Humans are needy. We need things: objects, keepsakes, items, stuff, tokens, knickknacks, bit and pieces, junk and treasures. We carry special objects in our pockets and purses, place them on shelves in our homes and offices, and from time to time bring them out and look at them, touch them, listen to them, smell them. Our objects mark special times and places. They serve as mementos from the past, goals for the future, and points of connection to others: friends, heroes, lovers, and ancestors.
Objects also help tell the story of who we are. MIT Psychologist Sherry Turkle says in her 2011 book, Evocative Objects (Cambridge, MIT Press), "We think with the objects we love; we love the objects we think with." And Walt Whitman begins one of his well-loved poems,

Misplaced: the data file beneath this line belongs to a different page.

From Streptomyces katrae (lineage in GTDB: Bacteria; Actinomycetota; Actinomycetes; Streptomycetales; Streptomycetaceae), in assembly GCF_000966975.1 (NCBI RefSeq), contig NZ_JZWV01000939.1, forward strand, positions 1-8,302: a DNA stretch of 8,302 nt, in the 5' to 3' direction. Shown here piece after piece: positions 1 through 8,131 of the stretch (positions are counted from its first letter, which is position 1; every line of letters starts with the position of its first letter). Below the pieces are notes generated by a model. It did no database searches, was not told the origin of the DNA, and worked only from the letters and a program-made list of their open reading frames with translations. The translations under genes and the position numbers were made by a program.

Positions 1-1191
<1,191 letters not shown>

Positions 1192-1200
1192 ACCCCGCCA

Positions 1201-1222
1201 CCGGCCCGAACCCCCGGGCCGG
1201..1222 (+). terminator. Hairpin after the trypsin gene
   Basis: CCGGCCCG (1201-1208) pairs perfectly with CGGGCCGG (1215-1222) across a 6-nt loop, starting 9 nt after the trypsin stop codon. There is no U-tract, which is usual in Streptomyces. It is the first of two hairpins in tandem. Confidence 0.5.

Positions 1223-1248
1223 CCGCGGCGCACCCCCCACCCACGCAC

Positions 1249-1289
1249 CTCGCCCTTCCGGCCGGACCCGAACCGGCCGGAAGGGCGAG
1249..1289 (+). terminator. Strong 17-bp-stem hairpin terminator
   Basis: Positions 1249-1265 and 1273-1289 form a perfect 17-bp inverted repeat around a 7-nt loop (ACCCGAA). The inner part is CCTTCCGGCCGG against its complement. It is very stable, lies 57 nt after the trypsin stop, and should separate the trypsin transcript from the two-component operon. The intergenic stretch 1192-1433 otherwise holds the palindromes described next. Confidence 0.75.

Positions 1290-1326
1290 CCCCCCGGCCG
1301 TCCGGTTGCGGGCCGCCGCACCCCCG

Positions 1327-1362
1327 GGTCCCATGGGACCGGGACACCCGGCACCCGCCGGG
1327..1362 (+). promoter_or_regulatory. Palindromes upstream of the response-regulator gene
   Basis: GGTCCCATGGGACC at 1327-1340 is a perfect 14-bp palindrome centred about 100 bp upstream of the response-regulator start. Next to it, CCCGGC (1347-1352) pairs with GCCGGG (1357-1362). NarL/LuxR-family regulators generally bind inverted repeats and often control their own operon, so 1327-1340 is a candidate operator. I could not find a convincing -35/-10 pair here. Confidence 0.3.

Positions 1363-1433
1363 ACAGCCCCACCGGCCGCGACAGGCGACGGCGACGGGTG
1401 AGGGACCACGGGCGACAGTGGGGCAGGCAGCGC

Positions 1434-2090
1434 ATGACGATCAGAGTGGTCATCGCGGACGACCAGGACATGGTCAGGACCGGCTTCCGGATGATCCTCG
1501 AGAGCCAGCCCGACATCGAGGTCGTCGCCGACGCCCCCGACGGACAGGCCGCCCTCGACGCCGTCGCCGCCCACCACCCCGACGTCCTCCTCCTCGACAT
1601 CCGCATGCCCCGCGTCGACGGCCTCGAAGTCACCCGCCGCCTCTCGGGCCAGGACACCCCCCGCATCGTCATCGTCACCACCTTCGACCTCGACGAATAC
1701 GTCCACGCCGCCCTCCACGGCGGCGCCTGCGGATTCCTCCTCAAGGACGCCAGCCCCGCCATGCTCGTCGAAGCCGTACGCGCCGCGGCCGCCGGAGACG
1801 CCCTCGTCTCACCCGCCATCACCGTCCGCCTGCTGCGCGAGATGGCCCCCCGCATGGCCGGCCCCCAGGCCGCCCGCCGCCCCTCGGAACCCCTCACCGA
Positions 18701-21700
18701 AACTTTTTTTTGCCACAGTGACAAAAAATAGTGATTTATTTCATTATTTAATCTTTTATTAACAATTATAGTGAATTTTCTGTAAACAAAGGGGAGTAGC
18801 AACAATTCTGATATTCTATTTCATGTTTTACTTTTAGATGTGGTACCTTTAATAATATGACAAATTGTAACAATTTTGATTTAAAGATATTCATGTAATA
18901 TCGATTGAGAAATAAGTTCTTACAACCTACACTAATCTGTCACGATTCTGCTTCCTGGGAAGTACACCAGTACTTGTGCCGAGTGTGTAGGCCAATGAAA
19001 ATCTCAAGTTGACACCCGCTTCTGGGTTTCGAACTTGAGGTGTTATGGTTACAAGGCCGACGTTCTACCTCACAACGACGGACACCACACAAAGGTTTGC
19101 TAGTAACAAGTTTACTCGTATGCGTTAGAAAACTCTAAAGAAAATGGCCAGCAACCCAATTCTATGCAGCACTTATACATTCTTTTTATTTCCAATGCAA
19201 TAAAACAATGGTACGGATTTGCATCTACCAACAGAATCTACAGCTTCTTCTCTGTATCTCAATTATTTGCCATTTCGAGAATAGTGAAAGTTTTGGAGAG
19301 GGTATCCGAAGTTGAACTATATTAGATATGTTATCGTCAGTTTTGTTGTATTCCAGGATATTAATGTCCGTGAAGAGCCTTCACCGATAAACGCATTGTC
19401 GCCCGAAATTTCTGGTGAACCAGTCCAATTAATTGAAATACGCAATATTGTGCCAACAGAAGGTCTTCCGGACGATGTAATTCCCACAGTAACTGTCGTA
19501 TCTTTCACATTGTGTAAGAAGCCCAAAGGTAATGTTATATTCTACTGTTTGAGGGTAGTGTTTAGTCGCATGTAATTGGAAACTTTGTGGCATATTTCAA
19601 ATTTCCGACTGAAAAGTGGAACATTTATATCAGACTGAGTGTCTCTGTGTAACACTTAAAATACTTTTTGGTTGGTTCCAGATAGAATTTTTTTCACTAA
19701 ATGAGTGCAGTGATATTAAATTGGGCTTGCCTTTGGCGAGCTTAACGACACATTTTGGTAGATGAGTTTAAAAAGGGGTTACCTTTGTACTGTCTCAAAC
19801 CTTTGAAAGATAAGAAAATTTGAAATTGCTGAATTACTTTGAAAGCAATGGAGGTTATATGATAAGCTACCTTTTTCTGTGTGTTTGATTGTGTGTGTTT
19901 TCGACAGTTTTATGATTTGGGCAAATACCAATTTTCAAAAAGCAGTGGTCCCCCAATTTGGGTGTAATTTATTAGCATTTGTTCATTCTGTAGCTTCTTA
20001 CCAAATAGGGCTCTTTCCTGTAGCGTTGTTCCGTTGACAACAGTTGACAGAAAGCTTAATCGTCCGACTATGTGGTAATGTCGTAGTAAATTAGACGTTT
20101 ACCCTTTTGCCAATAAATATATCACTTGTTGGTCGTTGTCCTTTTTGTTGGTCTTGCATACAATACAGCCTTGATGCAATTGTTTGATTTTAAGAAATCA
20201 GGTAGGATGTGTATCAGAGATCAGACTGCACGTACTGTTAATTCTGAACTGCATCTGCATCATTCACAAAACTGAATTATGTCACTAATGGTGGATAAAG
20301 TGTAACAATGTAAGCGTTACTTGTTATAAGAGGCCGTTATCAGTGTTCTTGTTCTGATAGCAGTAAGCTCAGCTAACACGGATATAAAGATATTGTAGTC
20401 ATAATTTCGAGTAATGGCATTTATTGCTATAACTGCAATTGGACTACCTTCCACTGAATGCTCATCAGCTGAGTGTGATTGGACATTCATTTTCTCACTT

There was a child went forth every day;
And the first object he look'd upon, that object he became;
And that object became part of him for the day, or a certain part of the day,
or for many years, or stretching cycles of years... (Leaves of Grass. Philadelphia: David McKay, 1900.)
The theme of the 2012 Common Reading Experience centers around the objects that make us who we are, on the objects we have come to love. From teddy bears to technology, blankets to basketballs, clothes to cameras, we identify ourselves in and through the objects we own and engage. Through a common reading, supplemented by lectures, exhibitions, gatherings, and imbedded into courses, we will embark on an investigation of the "stuff" of our lives.